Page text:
To use all functions of this page, please activate cookies in your browser.
With an accout for my.bionity.com you can always see everything at a glance – and you can configure your own website and individual newsletter.
- My watch list
- My saved searches
- My saved topics
- My newsletter
Multiple organ dysfunction syndrome
Multiple organ dysfunction syndrome (MODS), previously known as multiple organ failure (MOF), is altered organ function in an acutely ill patient requiring medical intervention to perform homeostasis. The use of "multiple organ failure" should be avoided since that term was based upon physiologic parameters to determine whether or not a particular organ was failing.
Additional recommended knowledge
Originally patients were classified as having sepsis or the sepsis syndrome. This resulted in two concepts: the systemic inflammatory response syndrome (SIRS) and multiple organ dysfunction syndrome (MODS).
Multiple organ dysfunction syndrome is the presence of altered organ function in acutely ill patients such that homeostasis cannot be maintained without intervention. It usually involves two or more organ systems.
The condition usually results from infection, injury (accident, surgery), hypoperfusion and hypermetabolism. The primary cause triggers an uncontrolled inflammatory response. In operative and non-operative patients sepsis is the most common cause. Sepsis may result in septic shock. In the absence of infection a sepsis-like disorder is termed systemic inflammatory response syndrome (SIRS). Both SIRS and sepsis could ultimately progress to multiple organ dysfunction syndrome. However, in one-third of the patients no primary focus can be found.
A definite explanation has not been found. Local and systemic responses are initiated by tissue damage. Respiratory failure is common in the first 72 hours after the original insult. Following this one might see hepatic failure (5-7 days), gastrointestinal bleeding (10-15 days), and renal failure (11-17 days)
The most popular theory to explain MODS in critically ill patients is the gut hypothesis. Due to splanchnic hypoperfusion and the subsequent mucosal ischaemia there are structural changes and alterations in cellular function. This results in increased gut permeability, changed immune function of the gut and increased translocation of bacteria. Hepatic dysfunction leads to toxins escaping into the systemic circulation and activating an immune response. This results in tissue injury and organ dysfunction.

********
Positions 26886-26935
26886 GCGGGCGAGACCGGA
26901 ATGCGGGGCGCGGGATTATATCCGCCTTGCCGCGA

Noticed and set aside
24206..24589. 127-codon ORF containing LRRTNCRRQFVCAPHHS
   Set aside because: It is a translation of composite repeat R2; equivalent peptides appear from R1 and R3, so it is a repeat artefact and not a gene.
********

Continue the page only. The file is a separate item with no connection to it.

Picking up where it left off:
Endotoxin macrophage theory
Gram-negative infections in MODS patients are relatively common, hence endotoxins have been advanced as principal mediator in this disorder. It is thought that following the initial event cytokines are produced and released. The pro-inflammatory mediators are: tumor necrosis factor-alpha (TNF-α), interleukin-1, interleukin-6, thromboxane A2, prostacyclin, platelet activating factor, and nitric oxide.
Tissue hypoxia-microvascular hypothesis
Since in most cases no primary cause is found, the condition could be part of a compromised homeostasis involving the previous mechanisms.
The European Society of Intensive Care organized a consensus meeting in 1994 to create the "Sepsis-Related Organ Failure Assessment (SOFA)" score to describe and quantitate the degree of organ dysfunction in six organ systems. Using similar physiologic variables the Multiple Organ Dysfunction Score was developed.
Four clinical phases have been suggested:
At present there is no agent that can reverse the established organ failure. Therapy therefore is limited to supportive care, i.e. safeguarding hemodynamics, and respiration. Maintaining adequate tissue oxygenation is a principal target. Starting enteral nutrition within 36 hours of admission to an Intensive care unit has reduced infectious complications. 
Mortality varies from 30% to 100% where the chance of survival is diminished as the number of organs involved increases. Since the 1980s the mortality rate has not changed.
|This article is licensed under the GNU Free Documentation License. It uses material from the Wikipedia article "Multiple_organ_dysfunction_syndrome". A list of authors is available in Wikipedia.|